31 January 2021
Europe boasts some world class diving, with great visibility and masses of underwater life. Plus, of course, wreck diving galore. According to our readers, these are the ten best dives in Europe. Agree? Disagree? Cast your vote and tell us what you think is the best scuba diving in Europe.
This shallow 18 m dive is a real beauty. One of the block ships scuttled to prevent submarine attack during WW2. Covered in marine life, worth the trip and the one of surprises of Scapa.
The Tabarka was built in Rotterdam in 1909 and seized by the British Admiralty in 1940. When she sank she tipped over and is now completely upside down. Divers can explore inside the ship on several levels as all the wooden decking has disappeared.
Photo credit: Joe Ryan
Read more about diving Scapa Flow
The wreck of a huge ferry. Lying on its port side, the wreck starts at about 15 m and descends to 42 m. Needs several dives to see anything like all of it. 104 lorries lie besides it. She sank on her maiden voyage in 1979. No lives were lost. Groupers have made the wreck their home and you will also see barracuda and nudibranch.
Photo credit: dronepic (CC BY-NC-ND 2.0)
Read more about diving the Zenobia
This dive site includes the wreck of the Rozi MV as well as stunning underwater topography. Visibility is very good and there is an abundance of sea life: barracuda, morays, octopus, cuttlefish and even dolphins.
Photo credit: Richard Kingfelt
Read more about diving Malta
An extraordinary dive in a narrow crack between the American and the European continental shelves, in astonishingly clear water. The clarity of the water gives the diver the feeling of flying above the bottom and on sunny days, when there are slight waves on the surface, the light breaks into a rainbow of colours. With temperatures of just 2-4 oC you need a dry suit. The Silfra crack is about 5 to 10 meters wide and 200 meters long. Average depth is about 20 meters but there is a dropoff down to 40 meters.
Photo credit: David Ramsey
Read more about diving Silfra
A beautiful sharp drop off into the blue hole with what seems like limitless visibility and feels like you are on the very edge of the world.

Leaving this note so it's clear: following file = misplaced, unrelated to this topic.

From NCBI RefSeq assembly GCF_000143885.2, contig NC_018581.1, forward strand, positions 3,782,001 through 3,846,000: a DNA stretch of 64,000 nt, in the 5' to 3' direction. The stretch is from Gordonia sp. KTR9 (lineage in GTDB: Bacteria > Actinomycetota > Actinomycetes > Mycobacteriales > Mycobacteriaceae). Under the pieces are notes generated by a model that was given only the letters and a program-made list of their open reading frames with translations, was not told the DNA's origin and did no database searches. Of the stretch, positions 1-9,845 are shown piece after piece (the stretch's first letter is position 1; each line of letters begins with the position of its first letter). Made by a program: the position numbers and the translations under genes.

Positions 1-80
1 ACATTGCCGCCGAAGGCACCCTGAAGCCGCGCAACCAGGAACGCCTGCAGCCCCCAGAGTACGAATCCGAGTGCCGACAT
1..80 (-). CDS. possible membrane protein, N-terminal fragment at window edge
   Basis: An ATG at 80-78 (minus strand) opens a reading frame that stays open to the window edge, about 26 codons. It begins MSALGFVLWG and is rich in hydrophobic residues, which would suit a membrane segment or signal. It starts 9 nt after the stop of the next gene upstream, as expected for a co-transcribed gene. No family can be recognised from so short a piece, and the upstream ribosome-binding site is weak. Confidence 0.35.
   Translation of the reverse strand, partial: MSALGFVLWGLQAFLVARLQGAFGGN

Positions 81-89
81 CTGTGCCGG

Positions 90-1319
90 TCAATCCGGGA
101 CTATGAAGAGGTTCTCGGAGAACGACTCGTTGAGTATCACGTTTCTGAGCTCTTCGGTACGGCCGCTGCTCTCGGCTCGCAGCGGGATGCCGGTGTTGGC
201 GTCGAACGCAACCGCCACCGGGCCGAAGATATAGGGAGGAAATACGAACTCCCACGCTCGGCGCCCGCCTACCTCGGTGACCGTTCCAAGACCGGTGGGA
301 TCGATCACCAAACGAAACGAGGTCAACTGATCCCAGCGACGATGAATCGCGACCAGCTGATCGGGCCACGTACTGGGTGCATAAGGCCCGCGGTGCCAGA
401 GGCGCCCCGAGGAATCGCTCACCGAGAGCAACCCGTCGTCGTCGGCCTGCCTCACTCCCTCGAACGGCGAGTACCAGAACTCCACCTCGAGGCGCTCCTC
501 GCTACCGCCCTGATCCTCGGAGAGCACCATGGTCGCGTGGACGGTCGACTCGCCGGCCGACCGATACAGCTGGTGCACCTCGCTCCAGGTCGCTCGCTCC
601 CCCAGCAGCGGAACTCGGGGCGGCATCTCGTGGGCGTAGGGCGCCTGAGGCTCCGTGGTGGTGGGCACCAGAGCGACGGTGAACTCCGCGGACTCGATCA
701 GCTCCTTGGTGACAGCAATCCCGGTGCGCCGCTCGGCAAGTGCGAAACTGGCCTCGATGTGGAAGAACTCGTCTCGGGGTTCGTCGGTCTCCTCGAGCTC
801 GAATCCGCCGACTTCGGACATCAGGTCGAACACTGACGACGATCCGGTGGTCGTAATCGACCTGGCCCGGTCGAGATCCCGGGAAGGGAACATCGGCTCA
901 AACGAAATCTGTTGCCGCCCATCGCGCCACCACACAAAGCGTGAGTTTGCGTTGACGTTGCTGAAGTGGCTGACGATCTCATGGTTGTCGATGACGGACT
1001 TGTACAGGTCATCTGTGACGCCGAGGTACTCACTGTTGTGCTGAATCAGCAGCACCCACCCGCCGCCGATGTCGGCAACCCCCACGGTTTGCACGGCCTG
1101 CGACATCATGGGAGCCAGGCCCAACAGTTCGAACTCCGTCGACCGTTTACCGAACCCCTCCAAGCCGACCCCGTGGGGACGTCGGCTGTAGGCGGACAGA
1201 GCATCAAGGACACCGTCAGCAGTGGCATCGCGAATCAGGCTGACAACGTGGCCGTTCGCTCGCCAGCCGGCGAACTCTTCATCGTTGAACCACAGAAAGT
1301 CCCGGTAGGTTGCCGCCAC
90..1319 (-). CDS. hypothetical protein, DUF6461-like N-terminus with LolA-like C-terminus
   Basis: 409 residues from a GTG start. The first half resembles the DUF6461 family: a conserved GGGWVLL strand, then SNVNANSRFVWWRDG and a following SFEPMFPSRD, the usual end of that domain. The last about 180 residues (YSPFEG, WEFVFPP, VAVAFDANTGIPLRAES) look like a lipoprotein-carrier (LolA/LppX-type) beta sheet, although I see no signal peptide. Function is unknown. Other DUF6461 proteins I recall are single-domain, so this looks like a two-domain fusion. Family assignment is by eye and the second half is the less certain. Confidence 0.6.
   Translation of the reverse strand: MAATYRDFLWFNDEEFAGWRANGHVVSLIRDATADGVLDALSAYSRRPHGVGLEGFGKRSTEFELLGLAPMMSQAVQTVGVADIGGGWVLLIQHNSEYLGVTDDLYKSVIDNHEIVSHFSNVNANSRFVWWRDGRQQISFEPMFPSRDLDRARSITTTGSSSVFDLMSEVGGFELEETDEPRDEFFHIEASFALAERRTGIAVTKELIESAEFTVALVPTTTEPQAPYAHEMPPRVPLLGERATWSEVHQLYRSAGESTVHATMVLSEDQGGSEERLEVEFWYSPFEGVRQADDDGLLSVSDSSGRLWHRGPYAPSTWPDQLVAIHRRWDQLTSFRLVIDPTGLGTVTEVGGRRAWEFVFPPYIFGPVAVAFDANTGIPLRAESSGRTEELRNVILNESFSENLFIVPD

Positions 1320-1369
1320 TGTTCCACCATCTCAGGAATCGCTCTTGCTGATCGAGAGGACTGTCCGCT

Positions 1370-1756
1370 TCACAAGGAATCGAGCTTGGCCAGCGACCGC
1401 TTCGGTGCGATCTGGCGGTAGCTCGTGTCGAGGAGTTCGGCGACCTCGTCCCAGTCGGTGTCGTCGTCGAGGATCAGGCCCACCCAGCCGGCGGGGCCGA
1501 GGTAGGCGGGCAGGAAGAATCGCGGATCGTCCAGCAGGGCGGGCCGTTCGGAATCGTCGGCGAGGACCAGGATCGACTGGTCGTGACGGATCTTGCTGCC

Read more about diving Malta and Gozo
Small undersea caves and paths between impressive rocks, colourful reefs and vertical walls. Shoals of salpas, tunnies and colourful wrasses, sarguses, curious combers and perches.
Read more about diving Chios and Greece
12 miles off Plymouth, England. The reef is from 8 to over 40 m. Encrusted with jewel anemones, dead mens' fingers, sponges plus with the remains of ancient wrecks, including a large 17th century anchor. Visibility is usually very clear. A stunning dive.
Photo credit: Tim Nicholson
Read more about diving the UK
The island of Vis is one of the furthest away from the Croatian mainland. The Fortunal is a wreck of a fishing boat which sunk in 1991. She lies at the bottom of a vertical wall. The wreck sits between 45 and 55 m. Besides the wreck itself the wall is full of life and extremely interesting. The visibility is excellent. The bottom is covered with pale sand which reflects the light. The dive site also features a cave at 40 m. See cost to dive the Fortunal.
Photo credit: Divebooker
Read more about diving Croatia
Claimed to be on a par with the famous Yongala. It is a cold water dive off Ireland's west coast. The bay is fairly sheltered and is teaming with life. The terrain is full of rocks and gullies and the water is really clear.
Photo credit: Tim Nicholson
The Canyon runs between two steep walls. It features a tunnel with loads of invertebrate life. You might even see a Mediterranean Monk Seal. After travelling through the Canyon you will come across the Dimitri wreck at between 30 and 40 m. (Although most often referred to as "Dimitri", the ship was actually called the SS Dimitrios M.) She was built in 1948 and ran aground in 1968 on route from Turkey to Greece with a cargo of cotton.
Read more about diving Turkey
You may also be interested in our top ten dives in the world list.
Compiled from divers' votes by Jill Studholme
How are the votes counted?
The first criteria is number of votes (weighted to favour the first choice dive site above the second). Where two dives tie for a position, priority is given to those with the most enticing descriptions and those whose area has several votes for different dives.
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